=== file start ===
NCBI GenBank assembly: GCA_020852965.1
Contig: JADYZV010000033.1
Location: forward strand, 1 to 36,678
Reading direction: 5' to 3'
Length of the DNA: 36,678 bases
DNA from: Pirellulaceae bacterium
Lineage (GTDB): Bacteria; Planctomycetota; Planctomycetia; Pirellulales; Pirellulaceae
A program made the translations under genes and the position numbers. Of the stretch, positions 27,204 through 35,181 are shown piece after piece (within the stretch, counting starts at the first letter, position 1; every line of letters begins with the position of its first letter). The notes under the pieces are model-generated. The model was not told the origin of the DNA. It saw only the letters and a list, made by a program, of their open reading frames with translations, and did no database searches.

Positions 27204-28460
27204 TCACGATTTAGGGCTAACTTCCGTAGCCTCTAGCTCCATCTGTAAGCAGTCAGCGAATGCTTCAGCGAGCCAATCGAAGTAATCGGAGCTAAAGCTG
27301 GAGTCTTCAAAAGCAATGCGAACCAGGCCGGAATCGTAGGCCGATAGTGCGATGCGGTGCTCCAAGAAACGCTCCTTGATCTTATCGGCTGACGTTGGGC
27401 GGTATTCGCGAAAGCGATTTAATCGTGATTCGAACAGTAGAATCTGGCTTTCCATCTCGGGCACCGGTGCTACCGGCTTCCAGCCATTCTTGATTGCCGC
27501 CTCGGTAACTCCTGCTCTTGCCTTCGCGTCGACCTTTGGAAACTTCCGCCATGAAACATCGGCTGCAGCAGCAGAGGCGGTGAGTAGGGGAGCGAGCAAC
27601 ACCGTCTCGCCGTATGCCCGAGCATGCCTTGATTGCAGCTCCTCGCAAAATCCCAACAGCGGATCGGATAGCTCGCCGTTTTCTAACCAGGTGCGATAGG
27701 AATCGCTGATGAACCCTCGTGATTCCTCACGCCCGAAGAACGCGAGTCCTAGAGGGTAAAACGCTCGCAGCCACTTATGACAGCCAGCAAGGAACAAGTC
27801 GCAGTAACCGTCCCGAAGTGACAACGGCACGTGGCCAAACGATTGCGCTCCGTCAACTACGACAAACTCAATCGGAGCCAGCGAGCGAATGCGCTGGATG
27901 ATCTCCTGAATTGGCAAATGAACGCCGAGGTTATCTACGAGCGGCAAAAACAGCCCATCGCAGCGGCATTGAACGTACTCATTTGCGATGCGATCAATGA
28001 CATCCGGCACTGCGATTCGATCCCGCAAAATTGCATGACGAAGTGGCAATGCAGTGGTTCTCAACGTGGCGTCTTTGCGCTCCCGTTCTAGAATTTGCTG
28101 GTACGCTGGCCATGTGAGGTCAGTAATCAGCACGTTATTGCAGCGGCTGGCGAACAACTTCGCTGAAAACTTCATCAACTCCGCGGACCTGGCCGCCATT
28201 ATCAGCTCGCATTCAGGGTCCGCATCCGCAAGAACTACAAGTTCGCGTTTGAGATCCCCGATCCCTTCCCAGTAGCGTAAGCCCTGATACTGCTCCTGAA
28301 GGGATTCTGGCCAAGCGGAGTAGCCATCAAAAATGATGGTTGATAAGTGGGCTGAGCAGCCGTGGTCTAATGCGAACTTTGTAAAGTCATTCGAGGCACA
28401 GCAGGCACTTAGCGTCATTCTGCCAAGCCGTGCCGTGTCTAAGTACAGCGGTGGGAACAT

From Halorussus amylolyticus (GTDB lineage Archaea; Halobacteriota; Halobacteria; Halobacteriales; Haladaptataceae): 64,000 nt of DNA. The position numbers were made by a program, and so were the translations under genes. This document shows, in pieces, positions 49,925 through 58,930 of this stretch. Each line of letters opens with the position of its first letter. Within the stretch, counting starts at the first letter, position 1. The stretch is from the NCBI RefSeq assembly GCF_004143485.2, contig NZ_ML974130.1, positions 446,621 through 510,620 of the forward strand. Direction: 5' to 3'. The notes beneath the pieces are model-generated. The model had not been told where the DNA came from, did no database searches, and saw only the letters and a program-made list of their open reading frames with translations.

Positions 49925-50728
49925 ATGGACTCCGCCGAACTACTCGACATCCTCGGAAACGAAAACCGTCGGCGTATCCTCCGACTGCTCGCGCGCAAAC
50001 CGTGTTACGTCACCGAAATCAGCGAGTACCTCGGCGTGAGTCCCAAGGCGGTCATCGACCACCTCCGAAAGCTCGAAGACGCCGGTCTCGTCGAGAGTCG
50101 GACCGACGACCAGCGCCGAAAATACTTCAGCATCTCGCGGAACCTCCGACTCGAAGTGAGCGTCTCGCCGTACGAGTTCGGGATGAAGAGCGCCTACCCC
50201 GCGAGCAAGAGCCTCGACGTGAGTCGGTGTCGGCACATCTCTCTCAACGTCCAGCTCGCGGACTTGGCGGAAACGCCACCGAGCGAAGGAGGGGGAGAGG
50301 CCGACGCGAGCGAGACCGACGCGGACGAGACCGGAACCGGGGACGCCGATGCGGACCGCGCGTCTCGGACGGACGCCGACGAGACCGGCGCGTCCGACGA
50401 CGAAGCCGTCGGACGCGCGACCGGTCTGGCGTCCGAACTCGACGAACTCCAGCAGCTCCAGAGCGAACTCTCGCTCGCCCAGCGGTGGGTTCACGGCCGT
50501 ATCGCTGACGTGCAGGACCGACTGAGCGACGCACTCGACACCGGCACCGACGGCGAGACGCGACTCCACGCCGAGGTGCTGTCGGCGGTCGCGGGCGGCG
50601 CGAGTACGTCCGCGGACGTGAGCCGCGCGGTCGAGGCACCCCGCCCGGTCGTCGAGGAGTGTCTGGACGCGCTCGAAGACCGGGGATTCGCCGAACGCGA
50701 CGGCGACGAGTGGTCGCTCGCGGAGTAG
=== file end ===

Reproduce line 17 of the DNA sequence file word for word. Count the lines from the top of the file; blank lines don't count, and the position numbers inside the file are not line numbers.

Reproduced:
27901 ATCTCCTGAATTGGCAAATGAACGCCGAGGTTATCTACGAGCGGCAAAAACAGCCCATCGCAGCGGCATTGAACGTACTCATTTGCGATGCGATCAATGA